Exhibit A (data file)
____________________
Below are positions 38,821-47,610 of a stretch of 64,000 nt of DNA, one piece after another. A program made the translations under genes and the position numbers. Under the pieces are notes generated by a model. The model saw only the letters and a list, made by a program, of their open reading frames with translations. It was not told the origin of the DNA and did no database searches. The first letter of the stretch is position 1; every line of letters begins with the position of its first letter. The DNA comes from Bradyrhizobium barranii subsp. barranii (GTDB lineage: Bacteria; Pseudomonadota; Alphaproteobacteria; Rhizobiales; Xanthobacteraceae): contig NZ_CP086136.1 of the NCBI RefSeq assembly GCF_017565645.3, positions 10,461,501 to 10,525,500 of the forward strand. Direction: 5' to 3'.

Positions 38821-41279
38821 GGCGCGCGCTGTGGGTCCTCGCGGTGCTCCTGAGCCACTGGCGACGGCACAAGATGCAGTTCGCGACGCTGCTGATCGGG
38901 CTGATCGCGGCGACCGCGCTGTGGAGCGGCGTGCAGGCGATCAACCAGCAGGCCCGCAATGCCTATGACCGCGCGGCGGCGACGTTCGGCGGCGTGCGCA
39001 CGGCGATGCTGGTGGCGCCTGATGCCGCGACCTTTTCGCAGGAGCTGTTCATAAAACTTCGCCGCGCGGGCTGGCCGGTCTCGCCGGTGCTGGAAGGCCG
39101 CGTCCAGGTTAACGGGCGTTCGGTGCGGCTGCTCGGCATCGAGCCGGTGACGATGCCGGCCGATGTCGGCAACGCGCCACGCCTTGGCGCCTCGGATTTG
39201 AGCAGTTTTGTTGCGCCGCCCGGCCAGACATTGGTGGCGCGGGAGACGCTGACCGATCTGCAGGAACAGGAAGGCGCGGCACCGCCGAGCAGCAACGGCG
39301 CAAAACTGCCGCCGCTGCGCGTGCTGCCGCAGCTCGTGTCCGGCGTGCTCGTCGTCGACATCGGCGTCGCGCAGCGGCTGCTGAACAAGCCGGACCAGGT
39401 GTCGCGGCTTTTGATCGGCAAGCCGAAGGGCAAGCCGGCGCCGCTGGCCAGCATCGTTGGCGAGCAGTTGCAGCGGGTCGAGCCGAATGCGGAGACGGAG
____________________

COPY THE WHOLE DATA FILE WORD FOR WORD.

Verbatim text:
Below are positions 38,821-47,610 of a stretch of 64,000 nt of DNA, one piece after another. A program made the translations under genes and the position numbers. Under the pieces are notes generated by a model. The model saw only the letters and a list, made by a program, of their open reading frames with translations. It was not told the origin of the DNA and did no database searches. The first letter of the stretch is position 1; every line of letters begins with the position of its first letter. The DNA comes from Bradyrhizobium barranii subsp. barranii (GTDB lineage: Bacteria; Pseudomonadota; Alphaproteobacteria; Rhizobiales; Xanthobacteraceae): contig NZ_CP086136.1 of the NCBI RefSeq assembly GCF_017565645.3, positions 10,461,501 to 10,525,500 of the forward strand. Direction: 5' to 3'.

Positions 38821-41279
38821 GGCGCGCGCTGTGGGTCCTCGCGGTGCTCCTGAGCCACTGGCGACGGCACAAGATGCAGTTCGCGACGCTGCTGATCGGG
38901 CTGATCGCGGCGACCGCGCTGTGGAGCGGCGTGCAGGCGATCAACCAGCAGGCCCGCAATGCCTATGACCGCGCGGCGGCGACGTTCGGCGGCGTGCGCA
39001 CGGCGATGCTGGTGGCGCCTGATGCCGCGACCTTTTCGCAGGAGCTGTTCATAAAACTTCGCCGCGCGGGCTGGCCGGTCTCGCCGGTGCTGGAAGGCCG
39101 CGTCCAGGTTAACGGGCGTTCGGTGCGGCTGCTCGGCATCGAGCCGGTGACGATGCCGGCCGATGTCGGCAACGCGCCACGCCTTGGCGCCTCGGATTTG
39201 AGCAGTTTTGTTGCGCCGCCCGGCCAGACATTGGTGGCGCGGGAGACGCTGACCGATCTGCAGGAACAGGAAGGCGCGGCACCGCCGAGCAGCAACGGCG
39301 CAAAACTGCCGCCGCTGCGCGTGCTGCCGCAGCTCGTGTCCGGCGTGCTCGTCGTCGACATCGGCGTCGCGCAGCGGCTGCTGAACAAGCCGGACCAGGT
39401 GTCGCGGCTTTTGATCGGCAAGCCGAAGGGCAAGCCGGCGCCGCTGGCCAGCATCGTTGGCGAGCAGTTGCAGCGGGTCGAGCCGAATGCGGAGACGGAG